Hamabe continued to take on commercial work; it was a part of his creative being. He often turned to humor: an ad for Wilbur Marine Services in 1986 showed a couple in a rowboat towing their yacht with the legend, “Better Call Wilbur.” He illustrated numerous publications, from The Road to Poetry ( 1972 ), an anthology of children’s poems from the Poetry in the Schools program (funded by the NEA and Maine State Commission on the Arts and the Humanities), to Sunrise County Cook Book ( 1979 ). He also continued to contribute designs to Rowantrees Pottery.
In 1980 Hamabe left the University of Maine at Machias after seven years of teaching. That same year, he married Phyllis Parker. They first lived in New Rochelle and then moved to Hudson House in Ardsley-on-Hudson north of New York City.
For many years Hamabe was associated with Studio Five in nearby Pelham. The arts and crafts cooperative had been founded by ceramicist Susan Nathensen. He showed paintings and prints, some of them scenes of the Hudson and Long Island Sound, and produced pottery designs. He collaborated with Nathenson, adding calligraphic designs to her ceramics.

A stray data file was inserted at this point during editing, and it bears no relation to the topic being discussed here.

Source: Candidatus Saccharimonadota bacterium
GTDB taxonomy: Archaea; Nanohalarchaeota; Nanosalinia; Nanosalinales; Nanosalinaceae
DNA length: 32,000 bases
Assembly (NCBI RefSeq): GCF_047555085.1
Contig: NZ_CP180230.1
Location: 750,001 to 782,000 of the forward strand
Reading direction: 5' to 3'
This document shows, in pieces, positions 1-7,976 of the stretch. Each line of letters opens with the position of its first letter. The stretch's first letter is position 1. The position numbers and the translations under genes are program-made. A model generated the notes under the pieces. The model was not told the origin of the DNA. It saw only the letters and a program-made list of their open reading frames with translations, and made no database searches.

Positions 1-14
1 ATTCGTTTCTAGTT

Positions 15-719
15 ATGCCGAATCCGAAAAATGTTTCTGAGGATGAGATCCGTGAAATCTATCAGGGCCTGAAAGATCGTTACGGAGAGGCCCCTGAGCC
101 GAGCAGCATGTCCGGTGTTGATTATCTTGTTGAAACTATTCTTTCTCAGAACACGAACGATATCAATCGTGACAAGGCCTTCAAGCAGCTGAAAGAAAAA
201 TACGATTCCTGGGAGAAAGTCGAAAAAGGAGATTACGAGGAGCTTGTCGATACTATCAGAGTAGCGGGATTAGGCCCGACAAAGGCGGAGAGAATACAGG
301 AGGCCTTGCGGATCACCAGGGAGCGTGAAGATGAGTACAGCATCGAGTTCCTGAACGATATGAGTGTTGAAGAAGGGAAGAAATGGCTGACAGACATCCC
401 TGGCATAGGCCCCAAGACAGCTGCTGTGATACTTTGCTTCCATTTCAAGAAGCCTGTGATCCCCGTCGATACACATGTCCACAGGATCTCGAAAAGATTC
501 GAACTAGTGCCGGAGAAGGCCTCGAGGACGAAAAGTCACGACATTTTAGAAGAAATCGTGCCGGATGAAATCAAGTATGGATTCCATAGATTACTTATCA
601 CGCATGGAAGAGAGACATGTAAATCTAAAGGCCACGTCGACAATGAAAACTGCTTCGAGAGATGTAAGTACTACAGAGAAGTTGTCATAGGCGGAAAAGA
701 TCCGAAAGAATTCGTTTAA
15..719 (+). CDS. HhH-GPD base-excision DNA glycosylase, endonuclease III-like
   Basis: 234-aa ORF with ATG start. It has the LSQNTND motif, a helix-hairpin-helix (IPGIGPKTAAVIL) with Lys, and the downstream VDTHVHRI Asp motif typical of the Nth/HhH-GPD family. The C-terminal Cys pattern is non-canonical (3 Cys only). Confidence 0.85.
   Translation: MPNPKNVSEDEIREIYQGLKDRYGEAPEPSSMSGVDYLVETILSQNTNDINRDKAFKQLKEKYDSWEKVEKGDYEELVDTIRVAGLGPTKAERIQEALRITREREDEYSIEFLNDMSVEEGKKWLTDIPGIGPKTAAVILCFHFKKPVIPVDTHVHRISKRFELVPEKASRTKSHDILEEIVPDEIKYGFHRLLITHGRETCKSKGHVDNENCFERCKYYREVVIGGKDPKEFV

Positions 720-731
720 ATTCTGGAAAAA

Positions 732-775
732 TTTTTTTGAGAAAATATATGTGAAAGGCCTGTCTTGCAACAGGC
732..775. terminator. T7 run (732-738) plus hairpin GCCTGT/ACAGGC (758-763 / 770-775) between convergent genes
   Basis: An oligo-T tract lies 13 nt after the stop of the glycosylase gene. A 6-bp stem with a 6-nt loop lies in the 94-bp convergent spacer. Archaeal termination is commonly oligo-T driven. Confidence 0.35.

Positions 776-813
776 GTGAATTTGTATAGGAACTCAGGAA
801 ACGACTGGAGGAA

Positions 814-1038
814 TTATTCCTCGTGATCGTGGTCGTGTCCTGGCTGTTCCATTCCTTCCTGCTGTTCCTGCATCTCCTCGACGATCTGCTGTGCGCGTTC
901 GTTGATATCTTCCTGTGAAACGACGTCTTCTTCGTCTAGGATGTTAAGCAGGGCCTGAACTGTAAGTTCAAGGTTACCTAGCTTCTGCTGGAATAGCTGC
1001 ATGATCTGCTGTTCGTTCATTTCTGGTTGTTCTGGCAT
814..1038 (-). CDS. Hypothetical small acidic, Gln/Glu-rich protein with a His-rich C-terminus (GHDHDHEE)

In May 1994 the Hamabes moved to Bristol, Rhode Island, where the artist set up a studio. The couple continued to spend summers in Blue Hill. The University of Maine at Machias awarded him an Honorary Degree of Doctor of Fine Arts in 1996.
Hamabe died in Bristol in 2002 at age eighty-four. He maintained his positive outlook on the world up to the end. While undergoing treatment in the hospital he made lively sketches, including empathetic — and humorous — tributes to his caregivers. His was a life of art lived to the fullest.
Excerpted from The Art of Francis Hamabe by Carl Little. The book is published by Marshall Wilkes, Inc. (Ellsworth, Maine; 96 pages; hardcover; $35), a fine-art publisher affiliated with the Courthouse Gallery in downtown Ellsworth.
Photo credit: Harbor Painitng Stonington 1958, oil on canvas, 25×30”. Collection Univ. of Maine Museum of Art, The Kenduskeag Fund